"Robert Klemme" <bob.news / gmx.net> writes:

> "Lloyd Zusman" <ljz / asfast.com> schrieb im Newsbeitrag
> news:m3vfg2tsvl.fsf / asfast.com...
>>
>> [ ... ]
>>
>> Sync_m has been around ever since 1.6.x, and it's excplicitly mentioned
>> in the Pickaxe book (on page 120, the last line of the "Condition
>> Variables" section of Chapter 11, "Threads and Processes").  You can see
>> the code in RUBYINSTALLDIR/lib/sync.rb
>
> Oh, once again learned something new.  But as far as I can see it's only
> mentioned at this single location - no examples no additional
> explanations.

Yes, sync.rb (containing Sync_m and Synchronizer_m) is not mentioned or
documented anywhere else that I can find.  I'm not sure where I stumbled
upon it ... I probably saw it used in someone else's code and then
investigated it.  Although the mutex and monitor classes also can work
here, I prefer Sync_m in this case because its name reflects the exact
use to which I am putting it: synchronization.


> [ ... ]
>
> Yeah, but you'll soon recognize that the program does not exit.  While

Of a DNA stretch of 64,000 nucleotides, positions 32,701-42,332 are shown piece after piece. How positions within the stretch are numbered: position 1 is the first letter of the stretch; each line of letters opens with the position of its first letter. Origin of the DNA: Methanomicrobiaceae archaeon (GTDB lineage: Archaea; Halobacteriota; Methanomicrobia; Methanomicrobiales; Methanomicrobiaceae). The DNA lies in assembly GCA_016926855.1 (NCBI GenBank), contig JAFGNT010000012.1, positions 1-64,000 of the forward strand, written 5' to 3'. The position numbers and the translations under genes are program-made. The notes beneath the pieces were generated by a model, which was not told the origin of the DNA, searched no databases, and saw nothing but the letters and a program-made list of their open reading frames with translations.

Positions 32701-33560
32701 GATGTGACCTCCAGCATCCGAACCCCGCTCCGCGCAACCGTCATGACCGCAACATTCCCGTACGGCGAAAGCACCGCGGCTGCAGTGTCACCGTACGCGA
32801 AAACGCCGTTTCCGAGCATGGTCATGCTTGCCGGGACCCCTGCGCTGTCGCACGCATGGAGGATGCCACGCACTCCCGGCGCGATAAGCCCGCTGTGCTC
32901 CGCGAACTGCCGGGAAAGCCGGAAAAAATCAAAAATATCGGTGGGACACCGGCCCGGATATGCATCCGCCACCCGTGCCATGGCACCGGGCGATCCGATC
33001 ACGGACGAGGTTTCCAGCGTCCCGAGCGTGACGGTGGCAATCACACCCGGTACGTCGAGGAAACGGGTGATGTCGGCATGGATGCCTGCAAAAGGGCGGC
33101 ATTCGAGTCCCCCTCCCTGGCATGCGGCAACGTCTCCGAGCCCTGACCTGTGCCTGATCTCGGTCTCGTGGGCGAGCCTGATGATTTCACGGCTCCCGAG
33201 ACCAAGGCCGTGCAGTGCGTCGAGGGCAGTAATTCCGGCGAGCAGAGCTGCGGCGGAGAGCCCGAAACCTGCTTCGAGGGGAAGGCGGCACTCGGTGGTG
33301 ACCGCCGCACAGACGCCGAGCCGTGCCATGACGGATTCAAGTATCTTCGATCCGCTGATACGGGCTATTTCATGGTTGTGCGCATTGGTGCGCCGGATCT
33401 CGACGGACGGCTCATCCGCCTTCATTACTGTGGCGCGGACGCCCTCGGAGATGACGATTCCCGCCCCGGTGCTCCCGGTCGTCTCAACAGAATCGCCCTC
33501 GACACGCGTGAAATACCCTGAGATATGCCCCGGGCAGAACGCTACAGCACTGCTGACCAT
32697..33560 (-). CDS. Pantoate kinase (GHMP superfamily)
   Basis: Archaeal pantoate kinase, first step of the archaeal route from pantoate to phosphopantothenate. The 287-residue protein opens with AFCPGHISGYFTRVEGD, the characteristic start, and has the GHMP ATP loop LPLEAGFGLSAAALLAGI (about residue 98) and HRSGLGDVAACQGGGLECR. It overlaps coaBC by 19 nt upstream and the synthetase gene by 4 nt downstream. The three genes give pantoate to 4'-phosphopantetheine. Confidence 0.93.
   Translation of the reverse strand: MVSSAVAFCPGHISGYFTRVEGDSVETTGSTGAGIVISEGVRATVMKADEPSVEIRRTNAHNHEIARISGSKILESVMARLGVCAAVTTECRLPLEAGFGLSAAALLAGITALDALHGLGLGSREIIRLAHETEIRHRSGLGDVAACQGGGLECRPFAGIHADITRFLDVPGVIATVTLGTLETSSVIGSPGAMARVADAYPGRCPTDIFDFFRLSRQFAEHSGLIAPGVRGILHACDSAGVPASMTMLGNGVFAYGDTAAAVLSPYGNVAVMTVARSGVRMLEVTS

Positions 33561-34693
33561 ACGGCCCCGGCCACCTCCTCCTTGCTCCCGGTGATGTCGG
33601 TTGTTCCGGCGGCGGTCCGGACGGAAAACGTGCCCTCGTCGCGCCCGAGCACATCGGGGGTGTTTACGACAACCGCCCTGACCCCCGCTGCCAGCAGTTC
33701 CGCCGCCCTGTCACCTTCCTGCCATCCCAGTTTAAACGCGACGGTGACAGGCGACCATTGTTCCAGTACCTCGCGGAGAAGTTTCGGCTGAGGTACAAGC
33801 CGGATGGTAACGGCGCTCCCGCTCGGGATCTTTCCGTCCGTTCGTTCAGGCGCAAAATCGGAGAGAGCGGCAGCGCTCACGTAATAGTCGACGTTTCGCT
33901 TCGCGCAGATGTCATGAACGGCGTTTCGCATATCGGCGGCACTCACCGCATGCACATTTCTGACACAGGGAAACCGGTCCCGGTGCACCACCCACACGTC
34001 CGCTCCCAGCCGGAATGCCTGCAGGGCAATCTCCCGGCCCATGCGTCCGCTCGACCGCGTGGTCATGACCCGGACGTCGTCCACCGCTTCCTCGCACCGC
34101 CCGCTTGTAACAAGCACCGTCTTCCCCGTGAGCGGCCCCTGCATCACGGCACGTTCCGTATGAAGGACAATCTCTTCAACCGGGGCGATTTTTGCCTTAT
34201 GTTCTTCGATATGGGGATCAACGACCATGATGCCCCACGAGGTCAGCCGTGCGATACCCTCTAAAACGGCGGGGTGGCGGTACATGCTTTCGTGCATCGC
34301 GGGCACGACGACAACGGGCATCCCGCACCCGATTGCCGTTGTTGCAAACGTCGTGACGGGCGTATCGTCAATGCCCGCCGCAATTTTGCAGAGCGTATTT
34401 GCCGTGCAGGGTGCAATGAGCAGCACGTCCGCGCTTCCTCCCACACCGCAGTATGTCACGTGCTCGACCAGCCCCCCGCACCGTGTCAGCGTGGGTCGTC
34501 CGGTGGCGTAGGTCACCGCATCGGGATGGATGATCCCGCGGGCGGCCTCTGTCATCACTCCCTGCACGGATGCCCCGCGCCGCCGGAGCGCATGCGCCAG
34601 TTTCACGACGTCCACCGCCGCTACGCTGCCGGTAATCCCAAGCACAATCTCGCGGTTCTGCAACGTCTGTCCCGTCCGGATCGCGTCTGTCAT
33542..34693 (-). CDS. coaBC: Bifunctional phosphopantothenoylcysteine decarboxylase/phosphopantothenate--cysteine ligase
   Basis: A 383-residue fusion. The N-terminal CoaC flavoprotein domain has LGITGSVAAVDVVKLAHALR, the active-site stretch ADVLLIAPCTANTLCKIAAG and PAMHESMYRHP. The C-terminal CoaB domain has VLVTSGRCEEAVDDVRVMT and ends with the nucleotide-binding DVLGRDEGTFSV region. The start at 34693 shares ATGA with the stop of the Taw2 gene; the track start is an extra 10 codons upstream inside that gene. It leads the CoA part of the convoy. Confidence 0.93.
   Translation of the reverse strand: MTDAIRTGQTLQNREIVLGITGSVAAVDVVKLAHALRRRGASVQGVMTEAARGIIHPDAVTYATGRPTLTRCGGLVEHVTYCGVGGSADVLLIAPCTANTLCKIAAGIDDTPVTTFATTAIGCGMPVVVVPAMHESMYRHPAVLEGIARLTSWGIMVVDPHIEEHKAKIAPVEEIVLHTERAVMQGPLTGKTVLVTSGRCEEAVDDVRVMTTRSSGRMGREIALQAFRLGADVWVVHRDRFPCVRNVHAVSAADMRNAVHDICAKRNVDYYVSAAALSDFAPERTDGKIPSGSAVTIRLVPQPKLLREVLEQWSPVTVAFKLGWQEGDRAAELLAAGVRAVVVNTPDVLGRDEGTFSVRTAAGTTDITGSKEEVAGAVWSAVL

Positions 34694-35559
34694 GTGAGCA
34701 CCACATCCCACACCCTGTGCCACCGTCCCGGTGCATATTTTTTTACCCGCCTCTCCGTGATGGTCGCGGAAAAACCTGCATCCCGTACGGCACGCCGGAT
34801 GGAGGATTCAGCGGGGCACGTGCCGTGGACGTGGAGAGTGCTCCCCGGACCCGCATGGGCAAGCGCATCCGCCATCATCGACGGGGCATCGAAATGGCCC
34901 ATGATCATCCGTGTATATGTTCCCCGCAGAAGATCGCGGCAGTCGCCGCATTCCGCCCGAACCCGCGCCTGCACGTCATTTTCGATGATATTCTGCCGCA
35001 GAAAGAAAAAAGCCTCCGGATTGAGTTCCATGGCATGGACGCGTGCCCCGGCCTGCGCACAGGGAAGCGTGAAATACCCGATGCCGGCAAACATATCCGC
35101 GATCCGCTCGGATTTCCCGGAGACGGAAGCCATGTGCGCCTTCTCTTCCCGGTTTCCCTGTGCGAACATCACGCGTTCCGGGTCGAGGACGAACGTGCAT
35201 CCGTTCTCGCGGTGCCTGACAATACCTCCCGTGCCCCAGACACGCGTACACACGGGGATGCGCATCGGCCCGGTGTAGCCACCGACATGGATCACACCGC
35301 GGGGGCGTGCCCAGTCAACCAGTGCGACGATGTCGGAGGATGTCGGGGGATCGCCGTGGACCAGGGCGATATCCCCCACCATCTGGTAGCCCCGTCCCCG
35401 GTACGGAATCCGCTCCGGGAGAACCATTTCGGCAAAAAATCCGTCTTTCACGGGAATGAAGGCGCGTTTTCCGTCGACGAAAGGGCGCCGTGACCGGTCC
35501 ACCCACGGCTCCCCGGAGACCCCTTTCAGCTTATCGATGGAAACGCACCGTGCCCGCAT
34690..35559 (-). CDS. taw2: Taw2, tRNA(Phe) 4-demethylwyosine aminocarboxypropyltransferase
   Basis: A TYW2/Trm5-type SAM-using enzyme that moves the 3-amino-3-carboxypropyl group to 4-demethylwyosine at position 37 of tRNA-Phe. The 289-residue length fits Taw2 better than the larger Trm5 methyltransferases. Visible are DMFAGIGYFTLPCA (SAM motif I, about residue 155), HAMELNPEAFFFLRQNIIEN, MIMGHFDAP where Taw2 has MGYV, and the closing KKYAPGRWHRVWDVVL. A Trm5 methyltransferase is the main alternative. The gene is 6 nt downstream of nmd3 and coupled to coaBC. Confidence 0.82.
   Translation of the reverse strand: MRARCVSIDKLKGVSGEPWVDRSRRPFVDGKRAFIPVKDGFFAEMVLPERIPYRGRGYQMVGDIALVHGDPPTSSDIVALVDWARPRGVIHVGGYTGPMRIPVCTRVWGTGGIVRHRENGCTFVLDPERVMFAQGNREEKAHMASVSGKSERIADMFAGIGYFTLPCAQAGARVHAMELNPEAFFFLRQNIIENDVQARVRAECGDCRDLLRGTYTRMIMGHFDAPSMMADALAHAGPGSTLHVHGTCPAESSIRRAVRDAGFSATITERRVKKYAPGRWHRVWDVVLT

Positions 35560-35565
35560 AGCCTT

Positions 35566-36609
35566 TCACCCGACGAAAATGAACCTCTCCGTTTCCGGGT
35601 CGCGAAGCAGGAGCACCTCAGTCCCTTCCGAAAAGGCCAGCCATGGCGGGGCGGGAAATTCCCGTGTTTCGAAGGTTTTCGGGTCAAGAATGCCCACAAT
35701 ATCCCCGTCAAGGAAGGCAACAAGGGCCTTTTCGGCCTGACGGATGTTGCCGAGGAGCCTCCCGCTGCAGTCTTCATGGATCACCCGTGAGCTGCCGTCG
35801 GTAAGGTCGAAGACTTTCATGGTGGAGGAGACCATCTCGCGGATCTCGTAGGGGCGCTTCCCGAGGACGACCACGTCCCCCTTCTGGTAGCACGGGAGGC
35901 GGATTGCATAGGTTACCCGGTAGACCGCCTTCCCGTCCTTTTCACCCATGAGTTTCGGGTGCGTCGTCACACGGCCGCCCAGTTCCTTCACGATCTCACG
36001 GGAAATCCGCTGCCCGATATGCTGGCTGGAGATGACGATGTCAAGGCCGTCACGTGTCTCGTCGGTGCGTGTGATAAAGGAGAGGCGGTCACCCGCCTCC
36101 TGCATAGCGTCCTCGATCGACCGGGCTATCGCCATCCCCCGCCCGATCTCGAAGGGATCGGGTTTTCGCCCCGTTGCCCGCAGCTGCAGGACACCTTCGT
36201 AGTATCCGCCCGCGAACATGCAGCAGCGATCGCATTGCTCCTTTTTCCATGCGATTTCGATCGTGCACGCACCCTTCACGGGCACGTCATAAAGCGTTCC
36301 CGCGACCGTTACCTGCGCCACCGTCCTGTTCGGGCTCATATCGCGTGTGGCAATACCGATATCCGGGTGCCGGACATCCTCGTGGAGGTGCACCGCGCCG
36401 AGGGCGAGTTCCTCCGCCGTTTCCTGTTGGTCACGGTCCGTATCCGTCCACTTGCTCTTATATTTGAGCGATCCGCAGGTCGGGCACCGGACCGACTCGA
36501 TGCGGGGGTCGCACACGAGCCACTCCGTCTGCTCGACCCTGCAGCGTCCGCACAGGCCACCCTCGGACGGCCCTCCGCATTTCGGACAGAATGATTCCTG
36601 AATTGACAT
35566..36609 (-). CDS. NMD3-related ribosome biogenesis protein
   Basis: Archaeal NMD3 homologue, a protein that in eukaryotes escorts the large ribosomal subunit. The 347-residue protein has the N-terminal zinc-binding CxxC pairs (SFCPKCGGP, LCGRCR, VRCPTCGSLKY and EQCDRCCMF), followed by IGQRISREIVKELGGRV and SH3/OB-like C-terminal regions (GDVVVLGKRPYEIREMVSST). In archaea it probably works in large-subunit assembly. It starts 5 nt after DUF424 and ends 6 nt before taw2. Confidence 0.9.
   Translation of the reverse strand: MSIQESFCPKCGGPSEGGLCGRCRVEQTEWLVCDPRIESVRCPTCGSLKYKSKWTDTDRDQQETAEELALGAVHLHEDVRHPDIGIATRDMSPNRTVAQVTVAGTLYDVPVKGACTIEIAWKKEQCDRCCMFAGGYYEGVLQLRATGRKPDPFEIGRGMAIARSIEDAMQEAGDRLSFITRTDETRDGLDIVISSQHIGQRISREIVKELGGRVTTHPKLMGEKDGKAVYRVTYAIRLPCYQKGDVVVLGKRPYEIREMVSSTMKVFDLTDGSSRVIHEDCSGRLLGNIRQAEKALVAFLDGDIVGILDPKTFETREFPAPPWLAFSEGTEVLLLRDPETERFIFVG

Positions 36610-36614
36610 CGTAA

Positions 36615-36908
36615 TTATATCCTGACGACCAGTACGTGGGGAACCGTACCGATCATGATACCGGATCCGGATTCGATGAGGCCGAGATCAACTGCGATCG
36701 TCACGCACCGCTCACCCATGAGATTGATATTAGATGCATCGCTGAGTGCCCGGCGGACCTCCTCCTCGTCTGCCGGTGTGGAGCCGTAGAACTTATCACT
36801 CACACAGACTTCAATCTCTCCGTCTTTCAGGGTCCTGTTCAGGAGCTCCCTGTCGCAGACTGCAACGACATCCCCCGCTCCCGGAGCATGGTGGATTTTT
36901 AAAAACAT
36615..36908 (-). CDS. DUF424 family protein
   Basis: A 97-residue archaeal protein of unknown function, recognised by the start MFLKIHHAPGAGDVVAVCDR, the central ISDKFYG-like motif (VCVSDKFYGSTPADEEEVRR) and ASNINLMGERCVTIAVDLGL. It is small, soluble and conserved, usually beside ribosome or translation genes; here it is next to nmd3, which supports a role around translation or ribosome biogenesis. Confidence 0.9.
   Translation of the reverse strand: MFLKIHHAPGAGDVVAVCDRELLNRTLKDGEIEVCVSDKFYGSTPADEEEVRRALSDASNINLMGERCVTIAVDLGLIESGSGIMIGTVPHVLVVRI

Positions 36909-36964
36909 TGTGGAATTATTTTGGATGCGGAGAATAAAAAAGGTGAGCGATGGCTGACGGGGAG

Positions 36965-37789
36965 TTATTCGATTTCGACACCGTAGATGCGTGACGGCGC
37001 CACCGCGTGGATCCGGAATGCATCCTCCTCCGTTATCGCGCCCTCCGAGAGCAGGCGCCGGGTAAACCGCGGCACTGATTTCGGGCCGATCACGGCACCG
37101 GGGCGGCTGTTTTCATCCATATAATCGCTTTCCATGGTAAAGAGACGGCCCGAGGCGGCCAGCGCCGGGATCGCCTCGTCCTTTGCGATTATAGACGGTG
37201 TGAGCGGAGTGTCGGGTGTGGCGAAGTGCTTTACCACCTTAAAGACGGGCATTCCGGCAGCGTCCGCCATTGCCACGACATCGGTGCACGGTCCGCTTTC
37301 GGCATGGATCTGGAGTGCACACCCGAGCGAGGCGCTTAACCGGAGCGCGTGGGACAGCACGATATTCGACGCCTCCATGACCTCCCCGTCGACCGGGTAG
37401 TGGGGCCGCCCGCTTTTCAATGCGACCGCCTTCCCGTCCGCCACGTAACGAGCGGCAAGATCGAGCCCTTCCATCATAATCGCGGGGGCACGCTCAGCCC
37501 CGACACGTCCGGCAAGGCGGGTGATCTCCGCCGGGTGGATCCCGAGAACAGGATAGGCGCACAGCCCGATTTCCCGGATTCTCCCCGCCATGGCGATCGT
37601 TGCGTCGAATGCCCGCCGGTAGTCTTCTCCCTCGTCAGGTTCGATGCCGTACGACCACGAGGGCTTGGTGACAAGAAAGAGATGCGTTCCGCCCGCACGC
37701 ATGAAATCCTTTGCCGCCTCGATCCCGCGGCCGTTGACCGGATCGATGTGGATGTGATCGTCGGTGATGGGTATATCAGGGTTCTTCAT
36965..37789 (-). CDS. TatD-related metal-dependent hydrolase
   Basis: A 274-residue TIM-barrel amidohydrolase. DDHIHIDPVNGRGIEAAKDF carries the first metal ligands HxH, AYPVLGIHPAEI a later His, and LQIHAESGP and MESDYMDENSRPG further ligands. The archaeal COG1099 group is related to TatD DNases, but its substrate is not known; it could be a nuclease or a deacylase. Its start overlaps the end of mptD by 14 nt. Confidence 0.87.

> it's more difficult ro recognize that it exits in both cases but you
> wanted it to do something else in once case IMHO.  Maybe it's a matter of
> taste or my usage to Eclipse's excellent Java support which gives you
> compile error messages and warnings that help a lot.  Of course, Ruby is
> not compiled... :-)
>
>> If I want to do something other than exiting, then I can do the
>> following with my construct:
>>
>>    # at the bottom of the script ...
>>    begin
>>      result = rtail
>>    rescue Exception => e
>>      $stderr.puts("!!! #{e}")
>>      result = 1
>>    end
>>    ###exit(result)
>>    do_something_other_than_exiting(result)
>
> Yeah, but that treats both cases (ok and error) the same and you have to
> make a distinction in do_something_other_than_exiting().  That's typically
> bad; it's better to have separate methods that handle each case
> individually because methods then do just *one* thing and not two.  Of
> course, if you do the same in every case it's reasonable to have a single
> method.

Yes.  Here I always want to exit.  If I wanted to do something different
on exit and on error, I would structure this code snippet differently.


>> [ ... ]
>>
>> Yes, I often do that.  It just seems like overkill in my small app.
>
> Personally I prefer that kind of "overkill" over other strategies.

Adding a number of small methods would decrease maintainability of my
particular program, IMO.  That is not true in general, and I indeed do
this on other kinds of projects.  However, think that it does apply in
this case.

But there is plenty of room to differ here.


I refactored the code even more, based on our discussions and some ideas
of my own.  If you're interested, I can privately email you the latest
version.


-- 
 Lloyd Zusman
 ljz / asfast.com
 God bless you.